The information technology needs in the current world have continuously put pressure on the available wireless data communication infrastructure. Utilization of the radio frequency thus leads to unreliability due to external and self-interference of Wi-Fi networks. In this regard, it is necessary to find an alternative infrastructure to the radio spectrum that has a higher bandwidth capacity to accommodate the high network capacity requirement. To this end, Li-Fi technology offers a solution to the Wi-Fi issues due to some of its benefits such as improved security, lack of interference, and higher bandwidth capacity. Nevertheless, implementation of Li-Fi would need to address the limitation and challenges such as its short range, a necessity for direct line of sight, integration with lighting equipment, regulatory coordination and uplink transmission. The implementation of the technology will also mean a redesign of the environment and networking protocols to accommodate its unique features.
- Callisch, D. (2010, Aug 2). Coping with Wi-Fi’s biggest problem: interference. Retrieved from Network World: https://www.networkworld.com/article/2215287/coping-with-wi-fi-s-biggest-problem–interference.html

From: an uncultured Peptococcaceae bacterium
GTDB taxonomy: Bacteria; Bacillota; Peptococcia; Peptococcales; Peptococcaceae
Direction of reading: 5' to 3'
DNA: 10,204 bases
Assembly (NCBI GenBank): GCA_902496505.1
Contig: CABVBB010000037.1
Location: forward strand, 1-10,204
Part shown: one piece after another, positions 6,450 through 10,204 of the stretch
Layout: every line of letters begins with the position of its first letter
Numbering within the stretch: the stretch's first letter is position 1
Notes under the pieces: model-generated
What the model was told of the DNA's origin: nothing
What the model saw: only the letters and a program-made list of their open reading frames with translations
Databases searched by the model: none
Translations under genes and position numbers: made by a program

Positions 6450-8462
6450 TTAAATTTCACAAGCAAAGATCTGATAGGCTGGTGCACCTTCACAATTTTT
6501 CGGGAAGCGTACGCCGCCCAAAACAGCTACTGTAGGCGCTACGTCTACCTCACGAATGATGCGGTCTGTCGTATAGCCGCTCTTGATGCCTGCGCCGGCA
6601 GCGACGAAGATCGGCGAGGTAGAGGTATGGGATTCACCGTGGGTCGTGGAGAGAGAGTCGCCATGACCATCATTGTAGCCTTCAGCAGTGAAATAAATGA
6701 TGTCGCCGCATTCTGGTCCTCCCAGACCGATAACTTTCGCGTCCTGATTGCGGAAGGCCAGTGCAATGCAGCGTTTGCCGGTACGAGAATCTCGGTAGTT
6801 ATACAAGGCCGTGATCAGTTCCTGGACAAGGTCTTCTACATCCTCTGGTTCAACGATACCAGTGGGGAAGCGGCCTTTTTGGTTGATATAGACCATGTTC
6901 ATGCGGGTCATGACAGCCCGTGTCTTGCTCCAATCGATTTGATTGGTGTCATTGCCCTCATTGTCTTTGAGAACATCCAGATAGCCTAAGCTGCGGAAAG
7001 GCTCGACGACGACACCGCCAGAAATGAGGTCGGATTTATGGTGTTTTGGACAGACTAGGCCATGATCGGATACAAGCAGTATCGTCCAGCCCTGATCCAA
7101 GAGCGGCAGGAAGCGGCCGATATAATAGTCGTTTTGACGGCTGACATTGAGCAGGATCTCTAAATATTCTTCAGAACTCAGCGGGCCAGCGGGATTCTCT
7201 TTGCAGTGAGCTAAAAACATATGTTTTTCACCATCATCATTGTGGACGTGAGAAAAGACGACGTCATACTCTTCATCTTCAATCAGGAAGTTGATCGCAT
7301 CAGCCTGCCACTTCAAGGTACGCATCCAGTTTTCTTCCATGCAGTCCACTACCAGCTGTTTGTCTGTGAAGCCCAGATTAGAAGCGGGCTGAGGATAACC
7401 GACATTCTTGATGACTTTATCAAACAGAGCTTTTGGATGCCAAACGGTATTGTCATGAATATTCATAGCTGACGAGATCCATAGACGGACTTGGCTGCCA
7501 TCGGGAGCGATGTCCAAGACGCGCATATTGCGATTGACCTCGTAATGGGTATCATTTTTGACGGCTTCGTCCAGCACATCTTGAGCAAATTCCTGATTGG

- Khan, L. U. (2017). Visible light communication: Applications, architecture, standardization and research challenges. Digital Communications and Networks, 3(2), 78-88.
- Latest Li-fi Research News. (2019). Retrieved from The University of Edinburgh: https://www.lifi.eng.ed.ac.uk/
- Mundy, J., & Kavanagh, S. (2018, Oct 16). What is Li-Fi? Retrieved from 5G.co.uk: https://5g.co.uk/guides/what-is-li-fi/
- O’Brien, D. C., Zeng, L., Le-Minh, H., Faulkner, G., Walewski, J. W., & Randel, S. (2008). Visible light communications: Challenges and possibilities. 2008 IEEE 19th International Symposium on Personal, Indoor and Mobile Radio Communications, 1-5.
- PureLiFi. (2019). Technology. Retrieved from PureLiFi: https://purelifi.com/technology/#benefits
- Rajiv. (2018, Sept 26). Li-Fi technology – working principle and applications. Retrieved from RF Page: https://www.rfpage.com/li-fi-technology-working-principle-and-applications/
- Tsonev, D., Sinanovic, S., & Haas, H. (2013, Sept 15). Complete Modeling of Nonlinear Distortion in OFDM-Based Optical Wireless Communication. IEEE Journal of Lightwave Technology, 31(18), 3064–3076. doi:10.1109/JLT.2
- Wilson, M. (2018, March 21). What Is Li-Fi? The New Alternative To Wi-Fi. Retrieved from FastCompany : https://www.fastcompany.com/90164732/what-is-li-fi-the-new-alternative-to-wi-fi